scale F-104G Starfighter is available online from
This is Hasegawaís 1/48 scale F-104G Starfighter.
Upon first inspection, I noted the usual high standard of fine detail
throughout the kit, including recessed panel lines. However, I was
disappointed in the large number of ejection marks along the underside
of the wings and flaps. All the surface detail underneath the wings made
it especially hard to fill and sand without losing detail.
The kit comes with two wingtip tanks, but no
weapons, as usual. I think Hasegawa does this to all its kits in order
for the consumer to purchase their weapons sets!
Construction began with the addition of the Black
Box (48006) cockpit detail set. This is a highly recommended enhancement
to the kit. The set provides the newer Martin-Baker GQ-7 ejection seat,
which replaced the older Lockheed C-2 seat and is standard with a few
NATO Air Force, F-104ís. Once the cockpit was painted in Model Master
Dark Gull Gray, the sidewalls where installed first, followed by the
cockpit tub. The set goes in without any cutting or modification to the
Next came the intake trunks. The intake trunks have to be assembled
before attaching them to the main fuselage. Before they were assembled,
I painted the inside of the intakes white. The inside of the lip and a
portion of the intake splitter cone were then painted flat black. Once
this was completed, I assembled the trunk and attached it to the
fuselage. This is where I had the most problems. The fit here is
somewhat left to be desired. A lot of filling and sanding was required
to get a flush smooth mating surface. This caused a loss of detail in
this area and there was a lot of fine detail here which had to be
The rest of the plane went together without much trouble. The flaps were
left off until the painting process began, as well as the exhaust can,
which was replaced by the Aires set (4100). This too is one of the
finest castings Iíve seen to date.
I left off the wingtip tanks to show a training and evaluation plane of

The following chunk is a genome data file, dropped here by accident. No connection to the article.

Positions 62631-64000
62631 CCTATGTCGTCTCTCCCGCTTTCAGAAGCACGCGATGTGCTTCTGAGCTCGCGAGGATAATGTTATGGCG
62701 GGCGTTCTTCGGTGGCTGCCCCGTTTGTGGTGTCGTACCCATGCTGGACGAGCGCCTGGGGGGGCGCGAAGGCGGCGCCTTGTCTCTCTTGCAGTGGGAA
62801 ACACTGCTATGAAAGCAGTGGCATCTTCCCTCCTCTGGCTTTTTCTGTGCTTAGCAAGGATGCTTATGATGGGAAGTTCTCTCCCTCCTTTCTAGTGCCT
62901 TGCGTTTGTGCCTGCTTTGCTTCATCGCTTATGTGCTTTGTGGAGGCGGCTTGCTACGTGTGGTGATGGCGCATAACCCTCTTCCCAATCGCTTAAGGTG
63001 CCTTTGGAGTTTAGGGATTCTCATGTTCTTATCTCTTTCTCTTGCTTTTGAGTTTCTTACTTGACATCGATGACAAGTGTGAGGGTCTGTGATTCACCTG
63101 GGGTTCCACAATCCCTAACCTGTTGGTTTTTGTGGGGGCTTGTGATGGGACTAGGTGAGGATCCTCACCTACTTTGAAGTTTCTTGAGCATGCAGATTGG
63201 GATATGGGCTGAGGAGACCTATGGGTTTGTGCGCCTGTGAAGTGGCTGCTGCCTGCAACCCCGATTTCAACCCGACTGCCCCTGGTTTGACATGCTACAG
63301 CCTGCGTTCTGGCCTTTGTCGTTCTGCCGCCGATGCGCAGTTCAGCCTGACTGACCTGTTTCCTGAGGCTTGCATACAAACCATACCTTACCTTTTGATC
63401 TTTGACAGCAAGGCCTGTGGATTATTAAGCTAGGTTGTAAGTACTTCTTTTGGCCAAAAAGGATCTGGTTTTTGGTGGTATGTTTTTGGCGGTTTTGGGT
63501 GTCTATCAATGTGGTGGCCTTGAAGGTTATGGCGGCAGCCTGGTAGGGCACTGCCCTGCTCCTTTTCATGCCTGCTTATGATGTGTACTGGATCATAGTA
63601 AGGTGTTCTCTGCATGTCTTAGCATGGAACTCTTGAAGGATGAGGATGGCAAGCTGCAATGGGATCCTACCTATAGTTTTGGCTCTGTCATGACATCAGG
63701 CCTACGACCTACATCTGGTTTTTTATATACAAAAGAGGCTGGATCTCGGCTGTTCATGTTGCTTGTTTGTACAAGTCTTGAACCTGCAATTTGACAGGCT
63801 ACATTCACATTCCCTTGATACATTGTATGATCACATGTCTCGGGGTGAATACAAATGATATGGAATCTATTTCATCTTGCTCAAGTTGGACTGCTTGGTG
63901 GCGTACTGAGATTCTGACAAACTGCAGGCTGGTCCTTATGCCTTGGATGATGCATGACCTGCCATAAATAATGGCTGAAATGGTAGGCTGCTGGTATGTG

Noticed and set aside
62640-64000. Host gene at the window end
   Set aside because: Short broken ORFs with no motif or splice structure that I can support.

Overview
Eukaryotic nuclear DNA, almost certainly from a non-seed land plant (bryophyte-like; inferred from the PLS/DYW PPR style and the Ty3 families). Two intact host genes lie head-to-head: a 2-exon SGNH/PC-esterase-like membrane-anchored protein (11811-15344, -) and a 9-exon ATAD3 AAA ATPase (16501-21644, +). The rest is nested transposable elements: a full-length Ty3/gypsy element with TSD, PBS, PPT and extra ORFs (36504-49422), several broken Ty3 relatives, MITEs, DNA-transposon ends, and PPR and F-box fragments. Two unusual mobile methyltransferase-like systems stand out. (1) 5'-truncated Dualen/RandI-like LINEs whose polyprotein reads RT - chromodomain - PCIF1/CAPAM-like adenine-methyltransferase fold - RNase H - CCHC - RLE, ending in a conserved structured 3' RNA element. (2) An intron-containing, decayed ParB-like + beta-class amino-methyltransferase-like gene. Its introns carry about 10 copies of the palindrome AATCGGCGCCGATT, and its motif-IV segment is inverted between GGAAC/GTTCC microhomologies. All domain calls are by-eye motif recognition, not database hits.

the Dutch Air Force.
Painting began with an overall coat of Dark Ghost
Gray. This acted as a primer as well as the underside color. Once this
color was sprayed, I pre-shaded all the panel lines using a thinned
mixture of flat black and dark gray mix. I then sprayed the base color
(dark ghost gray) over the entire underside until just a hint of the
panel shading was visible. Next, I painted the two-tone camouflage of
gunship gray with a little light ghost gray mixed and dark green mixed
with a little forest green. Again, each of these colors was sprayed over
the panel shading until a hint of shading was visible.
Once all the colors were painted on, I lightened the base mixture of
each color. I sprayed the inside of each individual panel until it was
noticeably lighter. Next, I thinned the base color to a ratio of 70%
thinner to 30% base color. I then went over the entire specific color
until I reach a balance between the panel shading and the lightened
panels. This technique is subtle and to each individual taste.
After the model was sprayed and I was satisfied with the tone of colors,
I sprayed the entire model with Future acrylic floor polish. This sealed
the paint and prepared the plane for decaling and weathering.
Once the Future cured for a day, I mixed a wash of
flat black and dark gray with mineral spirits. The entire model then
received this mixture in all the recessed panel lines and detail. The
excess was then wiped off with a dampened soft rag of mineral spirits.
The plane was left to dry for about another day before moving on to
The kitís decals were applied with the assistance of Solvaset solution.
Once the decals settled down, I ran a blade over the decal and panel
line and used more Solvaset to get the decal to settle down further. I
ran the wash over the decal/panel line and wiped the excess, as before.
The entire model was then sprayed with Testor's Dullcoat. Once the flat
coat was dry after another day of waiting, I took some artists oils
(Black and Burnt Umber) and lightly dry brushed the aft section of the
exhaust area. Oil streaks around the plane were also replicated using
After all the painting and weathering was finished, I attached the
flaps, exhaust can, canopy and wheels.
Although, the colors may not be right (as I was
later told), I believe the techniques shown here still make for a decent
I canít over emphasize what a great resin update Black Box has come up
with for this version. After seeing the quality of the Aires exhaust
can, I ran out and purchased their cockpit set (4098) for the C version
and the wheel well set (4103), and found them equally exceptional.
I hope youíve enjoyed this article. I look forward to your comments.
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Page Created 22 April, 2002
Last Updated 27 May, 2007
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